Date of Original Version

3-2000

Type

Conference Proceeding

Abstract or Description

Traditionally, computer applications to game domains have taken a brute-force approach, relying on sheer computational power to overcome the complexity of the domain. Although many of these programs have been quite successful, it is interesting to note that humans can still perform extremely well against them. Thus we are compelled to ask, if no human could match the computational power of most of these programs, are there methods for learning and performance in game domains that more closely reflect human cognition? In response to this question, this paper attempts to model how humans learn and play games by developing a Backgammon-playing algorithm based on cognition. Analysis of this algorithm shows that it is efficient and commensurate with human abilities suggesting that it provides a cognitively plausible theory of learning in Backgammon.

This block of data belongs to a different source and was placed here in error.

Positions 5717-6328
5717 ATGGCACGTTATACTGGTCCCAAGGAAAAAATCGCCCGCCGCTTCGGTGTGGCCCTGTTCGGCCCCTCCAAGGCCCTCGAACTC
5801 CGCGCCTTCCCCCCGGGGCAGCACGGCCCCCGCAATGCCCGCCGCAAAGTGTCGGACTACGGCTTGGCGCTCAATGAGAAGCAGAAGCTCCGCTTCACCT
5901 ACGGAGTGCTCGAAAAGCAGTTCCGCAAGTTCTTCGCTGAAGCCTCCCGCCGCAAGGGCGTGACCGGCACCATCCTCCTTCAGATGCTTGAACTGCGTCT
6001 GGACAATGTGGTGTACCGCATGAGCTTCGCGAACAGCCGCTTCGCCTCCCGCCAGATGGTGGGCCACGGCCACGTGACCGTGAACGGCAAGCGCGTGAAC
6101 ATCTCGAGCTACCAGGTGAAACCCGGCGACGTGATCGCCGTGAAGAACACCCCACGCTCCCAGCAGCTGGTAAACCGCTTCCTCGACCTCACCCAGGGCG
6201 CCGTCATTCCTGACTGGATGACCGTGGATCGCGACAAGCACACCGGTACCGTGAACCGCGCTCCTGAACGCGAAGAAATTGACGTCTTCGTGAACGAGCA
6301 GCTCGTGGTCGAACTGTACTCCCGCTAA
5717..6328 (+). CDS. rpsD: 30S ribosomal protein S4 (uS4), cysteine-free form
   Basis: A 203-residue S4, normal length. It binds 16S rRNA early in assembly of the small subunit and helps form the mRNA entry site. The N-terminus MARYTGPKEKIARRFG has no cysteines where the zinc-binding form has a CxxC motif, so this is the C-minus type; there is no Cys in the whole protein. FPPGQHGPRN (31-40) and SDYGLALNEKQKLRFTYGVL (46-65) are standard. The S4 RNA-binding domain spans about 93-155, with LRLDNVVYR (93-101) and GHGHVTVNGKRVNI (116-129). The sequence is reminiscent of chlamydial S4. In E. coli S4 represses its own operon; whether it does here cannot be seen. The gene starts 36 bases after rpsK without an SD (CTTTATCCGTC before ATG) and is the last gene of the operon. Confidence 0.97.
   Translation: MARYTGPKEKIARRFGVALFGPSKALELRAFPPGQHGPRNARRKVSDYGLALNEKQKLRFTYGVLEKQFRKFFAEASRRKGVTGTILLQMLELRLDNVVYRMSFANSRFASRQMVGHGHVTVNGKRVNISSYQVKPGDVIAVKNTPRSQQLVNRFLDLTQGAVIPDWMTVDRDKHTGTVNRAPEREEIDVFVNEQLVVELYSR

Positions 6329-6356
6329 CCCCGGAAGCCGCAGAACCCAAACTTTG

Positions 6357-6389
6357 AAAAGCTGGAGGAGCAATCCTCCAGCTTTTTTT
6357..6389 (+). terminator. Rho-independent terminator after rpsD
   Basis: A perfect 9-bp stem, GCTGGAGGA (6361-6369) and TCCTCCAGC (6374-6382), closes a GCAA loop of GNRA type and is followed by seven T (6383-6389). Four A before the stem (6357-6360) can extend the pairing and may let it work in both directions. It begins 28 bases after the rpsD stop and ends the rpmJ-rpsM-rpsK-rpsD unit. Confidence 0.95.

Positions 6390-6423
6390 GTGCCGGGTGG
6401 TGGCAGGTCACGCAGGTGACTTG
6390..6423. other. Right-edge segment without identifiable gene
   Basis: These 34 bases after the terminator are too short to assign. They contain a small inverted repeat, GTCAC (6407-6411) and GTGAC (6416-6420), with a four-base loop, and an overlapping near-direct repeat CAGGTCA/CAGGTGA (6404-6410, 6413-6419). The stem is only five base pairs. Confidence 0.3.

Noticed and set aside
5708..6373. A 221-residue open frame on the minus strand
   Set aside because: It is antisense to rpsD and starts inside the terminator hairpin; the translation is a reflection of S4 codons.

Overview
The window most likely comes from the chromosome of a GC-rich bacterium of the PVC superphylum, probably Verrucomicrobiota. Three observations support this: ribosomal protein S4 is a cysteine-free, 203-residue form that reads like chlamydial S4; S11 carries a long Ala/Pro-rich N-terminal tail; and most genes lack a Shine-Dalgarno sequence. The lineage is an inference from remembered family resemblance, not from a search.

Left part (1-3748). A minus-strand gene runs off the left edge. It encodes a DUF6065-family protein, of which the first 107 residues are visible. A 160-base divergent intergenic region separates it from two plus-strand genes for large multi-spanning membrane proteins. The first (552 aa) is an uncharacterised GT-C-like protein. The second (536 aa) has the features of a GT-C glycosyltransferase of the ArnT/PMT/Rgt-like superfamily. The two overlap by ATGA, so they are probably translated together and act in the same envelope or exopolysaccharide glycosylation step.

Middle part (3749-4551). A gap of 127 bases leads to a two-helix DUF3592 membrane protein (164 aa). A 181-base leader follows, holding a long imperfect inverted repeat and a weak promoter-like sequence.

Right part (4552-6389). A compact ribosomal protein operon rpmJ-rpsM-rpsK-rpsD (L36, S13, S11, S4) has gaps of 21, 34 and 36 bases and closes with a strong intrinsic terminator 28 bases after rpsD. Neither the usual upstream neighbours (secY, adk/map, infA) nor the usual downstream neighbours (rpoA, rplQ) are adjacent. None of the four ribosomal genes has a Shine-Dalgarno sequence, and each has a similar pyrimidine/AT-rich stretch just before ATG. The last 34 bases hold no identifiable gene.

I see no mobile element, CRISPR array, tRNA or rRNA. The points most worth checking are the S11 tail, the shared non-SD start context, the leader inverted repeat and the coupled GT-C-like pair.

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Psychology Commons

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Published In

Proceedings of the Seventeenth International Conference on Machine Learning (ICML-2000) Stanford, California, July 2000, 823-830.